Working Wise | DrumhellerMail - Page #2
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Last updateTue, 23 Oct 2018 11am

One of the newer members of our office just asked me if I would be willing to be her mentor. I am flattered, but a little surprised, because I feel like I’m still learning and I’m not sure if I have anything to offer. I never had a mentor.

Dear Working Wise:
One of the newer members of our office just asked me if I would be willing to be her mentor. I am flattered, but a little surprised, because I feel like I’m still learning and I’m not sure if I have anything to offer. I never had a mentor. What does a mentor do? Signed, Hesitant 
 
Dear Hesitant: 
 
Congratulations on being asked to be a mentor. You may not feel like it, but your co-worker obviously admires you and believes she can learn from you.
 
Mentors are trusted advisors who have successful careers and proven track records. They make a commitment to support and encourage their mentees or protégés as they develop their careers.
 
Mentoring often includes:
•Providing constructive criticism and advice;
•Discussing mistakes, challenges and successes;
•Connecting your mentee to others who can be helpful;
•Sharing what you wish you’d known when you were starting out;
•Offering insight into how you make decisions and resolve conflicts.
 
You have an opportunity to have a positive impact on someone else’s life and help them develop into a professional you and others admire. 
 
Many teachers say they learn more from their students than their students learn from them. Mentoring can give you a new perspective on your career—offering you the opportunity to see yourself and your profession through your mentee’s eyes. 
 
It’s an opportunity to give back to your organization or profession and strengthen your reputation for developing new talent. Mentoring can also help reignite your passion for your work and inspire you to stay on top of the latest trends and best practices.
 
However, you should be cautious before you agree to mentor someone. What a mentee does and how she does it will reflect on you. Choose a protégé who is trustworthy, professional and ethical. Set clear boundaries about what you expect. If you are open, ethical and supportive, you will establish a relationship with your mentee that will continue to be a source of inspiration for both of you.
 
If you don’t think you can effectively mentor her, though, tell her right away so that you don’t waste her time.  
 
For more information and tips on being a mentor:
•Check to see if your organization has a mentoring program or offers resources;
•Look for books on mentoring at your local bookstore; or
•Visit the Alberta Learning Information Service (ALIS) web site at www.alis.alberta.ca and read the tip sheet: Mentoring: How to Be an Effective Mentor.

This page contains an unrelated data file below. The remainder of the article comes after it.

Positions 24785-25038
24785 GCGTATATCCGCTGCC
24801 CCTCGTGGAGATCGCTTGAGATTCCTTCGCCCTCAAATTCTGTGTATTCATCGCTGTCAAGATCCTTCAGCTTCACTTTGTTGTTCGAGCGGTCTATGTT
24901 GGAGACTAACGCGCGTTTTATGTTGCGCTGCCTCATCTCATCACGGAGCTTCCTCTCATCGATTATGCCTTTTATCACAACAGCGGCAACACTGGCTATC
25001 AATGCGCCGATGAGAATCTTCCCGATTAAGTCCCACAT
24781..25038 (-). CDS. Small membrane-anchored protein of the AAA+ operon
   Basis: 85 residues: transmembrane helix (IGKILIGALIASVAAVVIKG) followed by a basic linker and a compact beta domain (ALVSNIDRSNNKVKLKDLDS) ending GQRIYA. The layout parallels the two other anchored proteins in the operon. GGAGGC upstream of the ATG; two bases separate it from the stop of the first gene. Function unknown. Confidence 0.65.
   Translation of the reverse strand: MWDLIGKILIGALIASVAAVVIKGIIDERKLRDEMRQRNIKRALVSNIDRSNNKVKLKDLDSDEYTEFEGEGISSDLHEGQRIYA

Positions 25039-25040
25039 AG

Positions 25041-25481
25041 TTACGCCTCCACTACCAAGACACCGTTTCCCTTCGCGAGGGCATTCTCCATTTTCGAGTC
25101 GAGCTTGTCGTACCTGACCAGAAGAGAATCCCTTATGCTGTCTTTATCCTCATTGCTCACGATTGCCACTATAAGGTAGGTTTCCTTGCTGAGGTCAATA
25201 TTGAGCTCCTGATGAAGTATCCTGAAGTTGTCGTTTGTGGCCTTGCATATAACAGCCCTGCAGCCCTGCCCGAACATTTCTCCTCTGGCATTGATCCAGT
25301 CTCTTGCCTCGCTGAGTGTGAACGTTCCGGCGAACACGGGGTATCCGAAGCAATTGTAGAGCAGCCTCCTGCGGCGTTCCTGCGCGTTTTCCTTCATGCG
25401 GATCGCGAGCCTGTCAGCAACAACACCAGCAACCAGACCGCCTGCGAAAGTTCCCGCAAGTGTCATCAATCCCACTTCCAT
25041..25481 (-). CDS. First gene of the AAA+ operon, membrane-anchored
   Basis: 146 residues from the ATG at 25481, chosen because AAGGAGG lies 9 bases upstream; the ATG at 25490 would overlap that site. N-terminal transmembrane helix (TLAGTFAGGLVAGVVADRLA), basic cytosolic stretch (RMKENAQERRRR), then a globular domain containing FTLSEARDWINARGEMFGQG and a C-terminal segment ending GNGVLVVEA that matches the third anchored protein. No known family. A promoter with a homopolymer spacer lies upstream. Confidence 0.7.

If you are a young worker who is looking for a mentor, check out the Mentoring: Finding and Working With a Mentor tip sheet on ALIS.
 
Do you have a work-related question? Send your questions to Working Wise, at charles.strachey@gov.ab.ca. Charles Strachey is a manager with Alberta Human Services. This column is provided for general information. 
 
 

I enjoyed your story on making a good impression during a job interview. Do you have a list of common questions that I can use to help me prepare for an upcoming job interview? Signed, Eager Job Hunter

Dear Working Wise:

I enjoyed your story on making a good impression during a job interview. Do you have a list of common questions that I can use to help me prepare for an upcoming job interview? Signed, Eager Job Hunter

 

Dear Eager:

 

Preparing for your next job interview is the best way to impress a potential employer, but there are hundreds of potential questions you could be asked—too many to list here.

 

You can find a comprehensive list of potential job interview questions on various web pages or in job-interview books found at your local public library or at your nearest Alberta Works Centre (http://employment.alberta.ca/offices).

 

These lists are a great way to prepare for sneaky questions like: “Tell me about a time you had a conflict with your supervisor,” or “What’s your greatest weakness?”

 

But most interview questions are designed to help the employer answer three basic questions:

1. Can you do the job (skills/experience)?

2. Will you do the job (attitude/enthusiasm)?

3. Will you fit into the team and culture (people skills/working style)?

 

Can you do the job?

Scan the job posting closely and create a list of desired skills and experience. Then, brainstorm high points from your career when you have used these skills with success and be ready to talk about these examples to illustrate what you have to offer.

 

You should know what your greatest weakness is and what you have done to improve on it. You should also be ready with a 20-second “elevator speech” that explains why they should hire you over all others. And, bring proof of your skills and accomplishments to the interview.

 

Will you do the job?